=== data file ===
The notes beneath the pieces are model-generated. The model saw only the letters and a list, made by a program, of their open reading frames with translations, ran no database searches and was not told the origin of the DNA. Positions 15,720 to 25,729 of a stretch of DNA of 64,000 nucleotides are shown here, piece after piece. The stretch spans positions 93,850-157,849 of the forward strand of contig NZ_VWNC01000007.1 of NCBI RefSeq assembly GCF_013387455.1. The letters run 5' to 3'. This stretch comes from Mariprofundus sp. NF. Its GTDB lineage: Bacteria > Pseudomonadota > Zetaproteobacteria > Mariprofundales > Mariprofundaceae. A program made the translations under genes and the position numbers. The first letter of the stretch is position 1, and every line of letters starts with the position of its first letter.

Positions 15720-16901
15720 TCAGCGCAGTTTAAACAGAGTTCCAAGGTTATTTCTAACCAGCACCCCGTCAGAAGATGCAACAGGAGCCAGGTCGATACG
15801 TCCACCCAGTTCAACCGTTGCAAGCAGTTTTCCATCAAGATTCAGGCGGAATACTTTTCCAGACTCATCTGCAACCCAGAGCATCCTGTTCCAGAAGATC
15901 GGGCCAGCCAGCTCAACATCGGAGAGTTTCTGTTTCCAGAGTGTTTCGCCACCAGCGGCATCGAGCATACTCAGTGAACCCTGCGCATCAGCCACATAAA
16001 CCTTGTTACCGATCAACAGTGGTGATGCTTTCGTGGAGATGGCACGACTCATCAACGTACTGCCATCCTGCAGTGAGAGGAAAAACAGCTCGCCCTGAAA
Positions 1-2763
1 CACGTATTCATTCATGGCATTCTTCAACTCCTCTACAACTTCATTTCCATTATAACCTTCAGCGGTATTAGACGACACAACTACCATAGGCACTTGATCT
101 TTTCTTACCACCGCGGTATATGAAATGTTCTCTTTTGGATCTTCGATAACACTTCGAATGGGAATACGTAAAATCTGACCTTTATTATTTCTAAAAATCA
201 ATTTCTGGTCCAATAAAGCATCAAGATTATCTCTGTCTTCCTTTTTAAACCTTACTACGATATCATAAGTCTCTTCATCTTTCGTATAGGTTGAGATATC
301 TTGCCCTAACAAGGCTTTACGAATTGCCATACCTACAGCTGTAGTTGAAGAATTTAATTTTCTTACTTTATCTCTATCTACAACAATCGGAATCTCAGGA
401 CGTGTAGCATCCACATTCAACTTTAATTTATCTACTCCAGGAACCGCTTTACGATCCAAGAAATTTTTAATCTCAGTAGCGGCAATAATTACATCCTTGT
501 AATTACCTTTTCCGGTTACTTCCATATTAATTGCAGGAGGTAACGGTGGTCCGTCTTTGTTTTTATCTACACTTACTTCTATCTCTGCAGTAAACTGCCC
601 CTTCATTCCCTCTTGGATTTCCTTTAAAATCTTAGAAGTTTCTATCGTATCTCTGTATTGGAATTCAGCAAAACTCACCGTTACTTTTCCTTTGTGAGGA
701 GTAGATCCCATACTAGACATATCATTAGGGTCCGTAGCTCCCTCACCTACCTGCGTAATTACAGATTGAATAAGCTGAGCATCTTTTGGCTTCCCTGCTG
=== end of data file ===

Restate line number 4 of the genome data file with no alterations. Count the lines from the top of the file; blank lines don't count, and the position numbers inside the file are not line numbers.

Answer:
15801 TCCACCCAGTTCAACCGTTGCAAGCAGTTTTCCATCAAGATTCAGGCGGAATACTTTTCCAGACTCATCTGCAACCCAGAGCATCCTGTTCCAGAAGATC